Starting in your App.js file, delete the premade JSX (everything between the two div tags, byebye pretty spinning logo). Delete the `import logo` line too since we won’t be needing that either. Let’s begin by creating a state right under class App extends component {

constructor(){
super()
this.state = {
itemList: [],
}
}

Here we start with an empty item list, but you can have a pre-made list if you like. Let’s add the List component under the return and pass it the itemList state:

render() {
return (
<div className="App">
<h1>To Do List</h1>
<List itemList={this.state.itemList} />
</div>
)
}

Currently the list is empty, so we need to have a conditional statement in our List component for this to show anything.

Switching over to List.js, let’s set it up by adding import React from ‘react’ at the top and making it a functional component using const List = () => (). Remember to pass in props as an argument. Inside the parenthesis let’s make the ternary conditional statement, ‘if the itemList prop is not empty, show the items and a checkbox next to the items, otherwise say that the list is empty:

import React from 'react';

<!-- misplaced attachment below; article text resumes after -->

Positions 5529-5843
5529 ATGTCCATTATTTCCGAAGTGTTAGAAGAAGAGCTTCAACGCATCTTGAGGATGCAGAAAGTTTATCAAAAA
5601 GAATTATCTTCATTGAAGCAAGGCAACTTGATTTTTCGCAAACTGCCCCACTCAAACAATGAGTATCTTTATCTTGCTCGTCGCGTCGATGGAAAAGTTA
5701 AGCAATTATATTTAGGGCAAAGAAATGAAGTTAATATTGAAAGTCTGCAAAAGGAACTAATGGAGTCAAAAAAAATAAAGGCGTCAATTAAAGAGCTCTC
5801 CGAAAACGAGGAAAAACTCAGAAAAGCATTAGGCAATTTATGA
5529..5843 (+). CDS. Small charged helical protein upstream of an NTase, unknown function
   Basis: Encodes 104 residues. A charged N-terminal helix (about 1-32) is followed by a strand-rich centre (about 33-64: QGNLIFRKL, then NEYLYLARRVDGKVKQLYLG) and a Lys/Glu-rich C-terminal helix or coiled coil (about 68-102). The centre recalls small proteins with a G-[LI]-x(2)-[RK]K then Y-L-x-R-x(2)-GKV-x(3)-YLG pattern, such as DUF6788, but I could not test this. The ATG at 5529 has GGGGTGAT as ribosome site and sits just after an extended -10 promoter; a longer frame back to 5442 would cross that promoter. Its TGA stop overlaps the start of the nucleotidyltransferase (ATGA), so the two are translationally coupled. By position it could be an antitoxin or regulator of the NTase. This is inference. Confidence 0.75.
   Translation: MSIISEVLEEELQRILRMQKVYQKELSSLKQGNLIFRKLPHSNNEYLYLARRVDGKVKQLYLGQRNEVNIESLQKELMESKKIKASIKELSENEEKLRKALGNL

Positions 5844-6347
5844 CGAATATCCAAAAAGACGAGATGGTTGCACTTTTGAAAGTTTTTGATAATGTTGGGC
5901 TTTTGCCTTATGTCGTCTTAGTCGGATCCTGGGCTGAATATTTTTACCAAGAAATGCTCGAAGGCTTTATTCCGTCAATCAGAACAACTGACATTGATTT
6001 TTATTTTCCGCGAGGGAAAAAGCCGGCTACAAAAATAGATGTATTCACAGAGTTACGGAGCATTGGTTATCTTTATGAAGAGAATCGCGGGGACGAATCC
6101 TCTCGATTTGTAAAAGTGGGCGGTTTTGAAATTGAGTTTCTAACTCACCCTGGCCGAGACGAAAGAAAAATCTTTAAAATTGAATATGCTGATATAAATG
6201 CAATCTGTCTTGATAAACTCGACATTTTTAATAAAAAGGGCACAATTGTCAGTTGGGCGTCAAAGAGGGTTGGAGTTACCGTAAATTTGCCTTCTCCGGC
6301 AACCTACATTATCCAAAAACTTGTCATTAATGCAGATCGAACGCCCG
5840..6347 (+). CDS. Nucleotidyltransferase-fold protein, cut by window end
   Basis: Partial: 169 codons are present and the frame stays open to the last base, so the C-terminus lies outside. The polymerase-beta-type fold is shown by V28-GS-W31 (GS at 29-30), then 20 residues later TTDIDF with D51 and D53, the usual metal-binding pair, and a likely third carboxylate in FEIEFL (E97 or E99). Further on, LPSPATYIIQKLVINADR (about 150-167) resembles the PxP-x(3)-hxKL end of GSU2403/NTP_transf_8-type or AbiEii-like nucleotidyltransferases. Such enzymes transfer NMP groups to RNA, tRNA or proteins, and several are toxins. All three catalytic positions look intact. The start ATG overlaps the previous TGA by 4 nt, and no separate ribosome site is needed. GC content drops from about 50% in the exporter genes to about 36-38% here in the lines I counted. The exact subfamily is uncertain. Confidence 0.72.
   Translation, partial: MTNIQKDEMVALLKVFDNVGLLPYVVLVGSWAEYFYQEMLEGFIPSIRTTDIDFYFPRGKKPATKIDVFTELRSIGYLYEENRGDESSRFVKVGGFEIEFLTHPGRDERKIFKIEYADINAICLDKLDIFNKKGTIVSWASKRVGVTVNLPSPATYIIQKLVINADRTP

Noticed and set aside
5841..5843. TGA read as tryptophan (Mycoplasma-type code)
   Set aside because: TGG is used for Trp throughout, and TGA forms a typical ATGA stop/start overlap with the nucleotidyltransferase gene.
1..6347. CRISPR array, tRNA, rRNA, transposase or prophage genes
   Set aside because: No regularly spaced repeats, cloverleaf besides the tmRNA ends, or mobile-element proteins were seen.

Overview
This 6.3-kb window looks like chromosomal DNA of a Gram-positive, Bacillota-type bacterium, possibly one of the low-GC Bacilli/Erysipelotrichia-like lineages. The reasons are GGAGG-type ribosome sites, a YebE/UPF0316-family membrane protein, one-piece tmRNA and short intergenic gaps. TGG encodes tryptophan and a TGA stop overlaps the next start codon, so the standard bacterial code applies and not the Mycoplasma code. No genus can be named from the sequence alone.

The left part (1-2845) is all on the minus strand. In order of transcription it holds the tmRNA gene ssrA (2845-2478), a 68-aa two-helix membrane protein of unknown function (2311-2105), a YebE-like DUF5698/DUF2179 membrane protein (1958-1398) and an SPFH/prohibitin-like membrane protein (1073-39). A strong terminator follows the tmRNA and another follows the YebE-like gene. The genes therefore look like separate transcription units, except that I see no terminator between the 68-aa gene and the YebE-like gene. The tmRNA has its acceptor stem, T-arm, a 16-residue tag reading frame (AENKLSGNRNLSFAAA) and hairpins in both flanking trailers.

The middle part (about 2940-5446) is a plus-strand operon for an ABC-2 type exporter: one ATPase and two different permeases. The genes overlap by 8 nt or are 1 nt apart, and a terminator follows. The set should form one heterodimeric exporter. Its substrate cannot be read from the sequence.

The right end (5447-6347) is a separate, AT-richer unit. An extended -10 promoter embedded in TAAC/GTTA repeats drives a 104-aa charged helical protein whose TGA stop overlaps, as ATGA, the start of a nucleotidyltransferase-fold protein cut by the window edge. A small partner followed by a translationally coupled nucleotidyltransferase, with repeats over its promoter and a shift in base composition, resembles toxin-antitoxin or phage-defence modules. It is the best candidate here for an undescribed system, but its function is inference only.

const List = props => (
props.itemList.length > 0 ? props.itemList.map((item, i) => (
<div key={i}>
<input type="checkbox"/>
{item}
</div>
)) :
<h3>List is currently empty!</h3>
)
export default List;

Remember to add ‘key’ to the div to avoid the error: ‘Each child in an array or iterator should have a unique “key” prop’.

Your List component is done! Yay! Let’s move on to making our input form.

I want my input to be above the list, so in App.js under the heading and above the List component add: <Form />. Next, since we are making a form we need to make sure the form is controlled, and since state is in App let’s make a change handler and a submit handler inside App.js to be able to change state. The change handler is going to set the state of ‘item’ (a new state needed to make the form controlled) to the event target’s value (the input box) and will look like:

changeHandler = event => {
this.setState({
item: event.target.value
})
}